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Does Indian Secularism Threaten Any Religion In India?

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A month ago, Uttar Pradesh chief minister Mr. Yogi Adityanath said thatsecularism is the biggest threat to India’s tradition on the global stage“, but he forgot that secularism is part of the Indian preamble and one of the basic feature of Indian rich culture and heritage.

Confronting India’s Secular Nature

Recently, when ISRO launched 19 satellites, it sent the Bhagavat Geeta in the satellites which do not agree with the Indian idea of secularism. Indian secularism is different from western secularism, which is why India stands out from the rest of the world. Indian secularism states that it provides for equal opportunities and honours all faiths equally.

Indians all over the country protested against the CAA.

Enactment of laws on inter-religious marriage, terming it as ‘love jihad’, and linking it to one particular religious community, has been passed in four states that are Himachal Pradesh, Madhya Pradesh, Uttarakhand, and Uttar Pradesh. A PIL has been filed in the supreme court against these laws and needs to pass the test of constitutionality.

The enactment of the Constitutional Amendment Act(CAA) excludes the Muslim community from inclusion in the National Register Of Citizenship(NRC) who migrated from neighbouring countries before 31 December 2014. This resulted in protests against the law. This act violates article 14 which provides the right to equality. This law is still not implemented but it questions the secular character of India.

 Is Any Religion Under Threat Due To Indian Secularism?

Talking about Indian secular character, under the Indian constitution, Article 325 prohibits discrimination based on religion in contesting the election. During the congress regime, the prime minister belonged to the Sikh community and the president belonged to the Muslim community, which reflects communal harmony and equal opportunities for all.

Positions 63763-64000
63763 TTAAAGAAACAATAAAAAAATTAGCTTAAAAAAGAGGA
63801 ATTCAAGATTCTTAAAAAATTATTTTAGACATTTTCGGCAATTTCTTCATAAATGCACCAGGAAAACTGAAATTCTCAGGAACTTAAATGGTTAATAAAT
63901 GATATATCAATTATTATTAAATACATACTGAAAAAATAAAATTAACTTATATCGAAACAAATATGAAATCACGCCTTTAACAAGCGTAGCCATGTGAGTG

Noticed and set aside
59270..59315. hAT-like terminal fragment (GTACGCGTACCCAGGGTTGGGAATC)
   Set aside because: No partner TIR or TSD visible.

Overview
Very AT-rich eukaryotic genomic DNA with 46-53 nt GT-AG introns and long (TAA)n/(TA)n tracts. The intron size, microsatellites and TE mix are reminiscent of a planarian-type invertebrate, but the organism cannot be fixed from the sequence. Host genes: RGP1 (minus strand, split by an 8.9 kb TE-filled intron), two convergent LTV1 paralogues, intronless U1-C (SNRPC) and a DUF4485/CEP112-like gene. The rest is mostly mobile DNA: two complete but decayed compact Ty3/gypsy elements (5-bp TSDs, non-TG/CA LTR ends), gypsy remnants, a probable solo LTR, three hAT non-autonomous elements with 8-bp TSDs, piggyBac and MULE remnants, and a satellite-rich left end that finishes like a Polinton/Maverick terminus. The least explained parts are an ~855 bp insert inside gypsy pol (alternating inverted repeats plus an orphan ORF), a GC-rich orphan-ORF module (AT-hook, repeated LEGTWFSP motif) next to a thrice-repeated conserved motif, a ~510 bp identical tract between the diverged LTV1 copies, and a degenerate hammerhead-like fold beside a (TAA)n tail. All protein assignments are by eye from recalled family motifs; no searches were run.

Indian state provides opportunities for people for different religious pilgrimages at subsidized rates like Sikhs going to Pakistan, Hindus visiting Amarnath in Jammu and Kashmir, and Muslims going to Mecca for Hajj.

Indian people celebrate birthdays by following the Christian calendar and celebrate with cake, which is part of Christian culture.

In Bakshi ka Talab(located in Lucknow), a Muslim family organizes Ramleela and has been organizing it for three generations.

India has felt scars of many communal riots like the anti-Sikh riots(1984), Babri masjid demolition(1992-93), etc. but passed through these tough times and still holds relevance as a nation.

Many constitutional safeguards are given like articles 25-28 which provide ‘freedom of religion’ which reinforces secularism. After 70 years of independence, India stands strong. Unlike countries like Sri Lanka which cannot provide an equal ground to minorities as Tamilians. India stood for Sri Lankan Tamil rights as well.

Take the case of West Asian countries which declared themselves as Islamic countries and are lagging in terms of growth and development. In terms of national per capita income, they are considered wealthy nations but in terms of human development index, they lag with a big margin and remain politically unstable. Minorities still have to fight for their rights there.

As Pranab Mukherjee said “secularism is inherent in the Indian system, in the Indian ethos and culture. Indian cannot but be secular.

What Protects And Holds Secularism In India?

In India, the Hindu population is a majority but it does not mean that India can be represented by Hindu ideology. Many outsiders tried to change Indian culture especially Britishers but could not able to break the bond of Indian people. Britishers tried to break Hindu-Muslim unity by dividing Bengal in 1905 but it failed miserably and a great sense of unity arose where people tied rakhi and division of Bengal celebrated as a festival.

Our constitution and pillars of democracy like judiciary and journalism are very important in holding the secular character of India, as they stand for truth and hold ‘rule of law’ which provides the same ground to everyone.

Love and tolerance among different religious people are one of the strengths of Indian people and the feeling of brotherhood which is mentioned in our preamble as “fraternity“.

At last, its the citizen of India who needs to decide whether they want to support and appreciate these statement and to stand strong to maintain the basic tenets of Indian democracy. The choice is simply ours as we grew up listening to “democracy is for the people, by the people, to the people“.